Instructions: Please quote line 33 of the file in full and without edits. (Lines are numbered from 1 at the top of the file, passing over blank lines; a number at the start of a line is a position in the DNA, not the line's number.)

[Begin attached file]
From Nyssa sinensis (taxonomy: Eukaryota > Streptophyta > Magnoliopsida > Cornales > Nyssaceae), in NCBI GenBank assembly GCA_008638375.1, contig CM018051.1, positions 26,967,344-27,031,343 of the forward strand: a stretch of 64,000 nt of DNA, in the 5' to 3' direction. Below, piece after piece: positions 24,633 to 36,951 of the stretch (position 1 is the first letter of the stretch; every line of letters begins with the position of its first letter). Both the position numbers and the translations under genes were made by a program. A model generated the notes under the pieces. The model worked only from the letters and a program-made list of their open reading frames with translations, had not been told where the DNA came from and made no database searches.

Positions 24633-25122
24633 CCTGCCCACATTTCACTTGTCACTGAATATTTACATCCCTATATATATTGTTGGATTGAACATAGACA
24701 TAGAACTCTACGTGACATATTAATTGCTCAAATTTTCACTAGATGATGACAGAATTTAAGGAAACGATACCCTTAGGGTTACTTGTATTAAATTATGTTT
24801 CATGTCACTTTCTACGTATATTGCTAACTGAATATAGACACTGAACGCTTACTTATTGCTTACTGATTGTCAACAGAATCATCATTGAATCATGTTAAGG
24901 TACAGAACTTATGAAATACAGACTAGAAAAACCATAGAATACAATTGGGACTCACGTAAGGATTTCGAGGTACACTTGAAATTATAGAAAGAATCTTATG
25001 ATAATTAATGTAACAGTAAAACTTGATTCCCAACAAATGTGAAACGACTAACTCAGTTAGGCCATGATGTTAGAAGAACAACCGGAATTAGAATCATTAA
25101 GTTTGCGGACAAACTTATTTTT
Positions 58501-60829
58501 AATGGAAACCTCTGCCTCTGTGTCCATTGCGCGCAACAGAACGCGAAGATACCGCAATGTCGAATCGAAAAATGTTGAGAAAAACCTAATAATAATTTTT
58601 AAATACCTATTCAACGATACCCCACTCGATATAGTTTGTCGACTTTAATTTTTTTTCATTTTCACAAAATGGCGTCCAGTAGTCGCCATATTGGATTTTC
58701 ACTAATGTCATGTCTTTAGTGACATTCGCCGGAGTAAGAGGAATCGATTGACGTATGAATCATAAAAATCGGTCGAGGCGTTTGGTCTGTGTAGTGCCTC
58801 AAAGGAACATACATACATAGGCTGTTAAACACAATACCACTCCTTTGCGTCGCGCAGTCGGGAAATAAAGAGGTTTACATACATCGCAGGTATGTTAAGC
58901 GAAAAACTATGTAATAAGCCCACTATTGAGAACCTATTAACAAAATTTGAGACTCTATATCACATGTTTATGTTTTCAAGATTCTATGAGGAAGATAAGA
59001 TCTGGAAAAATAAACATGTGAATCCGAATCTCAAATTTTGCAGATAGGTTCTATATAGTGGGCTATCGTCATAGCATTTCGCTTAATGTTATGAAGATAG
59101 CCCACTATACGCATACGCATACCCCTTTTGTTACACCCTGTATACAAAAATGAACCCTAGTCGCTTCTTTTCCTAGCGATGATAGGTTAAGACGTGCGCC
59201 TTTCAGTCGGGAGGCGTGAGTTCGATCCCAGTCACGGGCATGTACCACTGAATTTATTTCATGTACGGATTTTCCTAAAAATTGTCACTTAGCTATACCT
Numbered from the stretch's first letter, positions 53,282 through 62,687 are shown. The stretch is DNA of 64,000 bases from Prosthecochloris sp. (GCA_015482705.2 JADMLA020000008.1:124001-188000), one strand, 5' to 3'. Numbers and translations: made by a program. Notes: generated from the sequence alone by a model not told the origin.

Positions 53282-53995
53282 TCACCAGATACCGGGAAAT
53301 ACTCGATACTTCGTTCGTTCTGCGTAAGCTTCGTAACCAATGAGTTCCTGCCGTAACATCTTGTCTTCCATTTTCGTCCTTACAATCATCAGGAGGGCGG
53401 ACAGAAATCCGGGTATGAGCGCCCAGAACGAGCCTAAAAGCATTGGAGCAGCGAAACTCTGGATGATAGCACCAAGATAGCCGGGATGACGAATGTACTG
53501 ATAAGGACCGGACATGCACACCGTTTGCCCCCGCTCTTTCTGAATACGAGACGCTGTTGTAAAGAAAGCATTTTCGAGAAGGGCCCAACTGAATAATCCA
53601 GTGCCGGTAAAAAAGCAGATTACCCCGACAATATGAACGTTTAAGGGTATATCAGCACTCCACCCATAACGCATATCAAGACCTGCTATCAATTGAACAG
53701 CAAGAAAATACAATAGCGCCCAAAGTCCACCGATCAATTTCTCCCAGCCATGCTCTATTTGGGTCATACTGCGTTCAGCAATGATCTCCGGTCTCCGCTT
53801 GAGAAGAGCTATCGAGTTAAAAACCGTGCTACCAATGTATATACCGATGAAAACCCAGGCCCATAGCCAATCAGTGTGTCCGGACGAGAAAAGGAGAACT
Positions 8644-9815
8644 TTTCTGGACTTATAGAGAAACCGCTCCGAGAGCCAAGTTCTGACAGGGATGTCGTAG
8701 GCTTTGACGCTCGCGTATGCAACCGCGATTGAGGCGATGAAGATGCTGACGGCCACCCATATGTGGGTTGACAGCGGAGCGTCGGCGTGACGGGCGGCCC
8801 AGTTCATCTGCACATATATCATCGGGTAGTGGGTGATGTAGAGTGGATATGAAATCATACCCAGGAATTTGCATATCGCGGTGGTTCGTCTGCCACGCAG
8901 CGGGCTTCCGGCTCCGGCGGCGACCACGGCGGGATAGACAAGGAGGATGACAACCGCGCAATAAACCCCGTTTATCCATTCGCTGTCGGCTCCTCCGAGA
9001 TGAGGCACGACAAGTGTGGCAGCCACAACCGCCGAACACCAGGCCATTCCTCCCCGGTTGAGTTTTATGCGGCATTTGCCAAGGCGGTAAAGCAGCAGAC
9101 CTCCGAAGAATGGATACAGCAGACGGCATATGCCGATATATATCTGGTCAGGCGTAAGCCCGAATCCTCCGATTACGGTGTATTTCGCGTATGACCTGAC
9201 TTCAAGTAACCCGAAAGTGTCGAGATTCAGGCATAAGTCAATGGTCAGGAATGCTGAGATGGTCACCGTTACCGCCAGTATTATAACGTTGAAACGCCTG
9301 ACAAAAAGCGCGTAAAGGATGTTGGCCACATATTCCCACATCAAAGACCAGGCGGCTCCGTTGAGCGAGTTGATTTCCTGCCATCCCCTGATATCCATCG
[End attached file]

9101 CTCCGAAGAATGGATACAGCAGACGGCATATGCCGATATATATCTGGTCAGGCGTAAGCCCGAATCCTCCGATTACGGTGTATTTCGCGTATGACCTGAC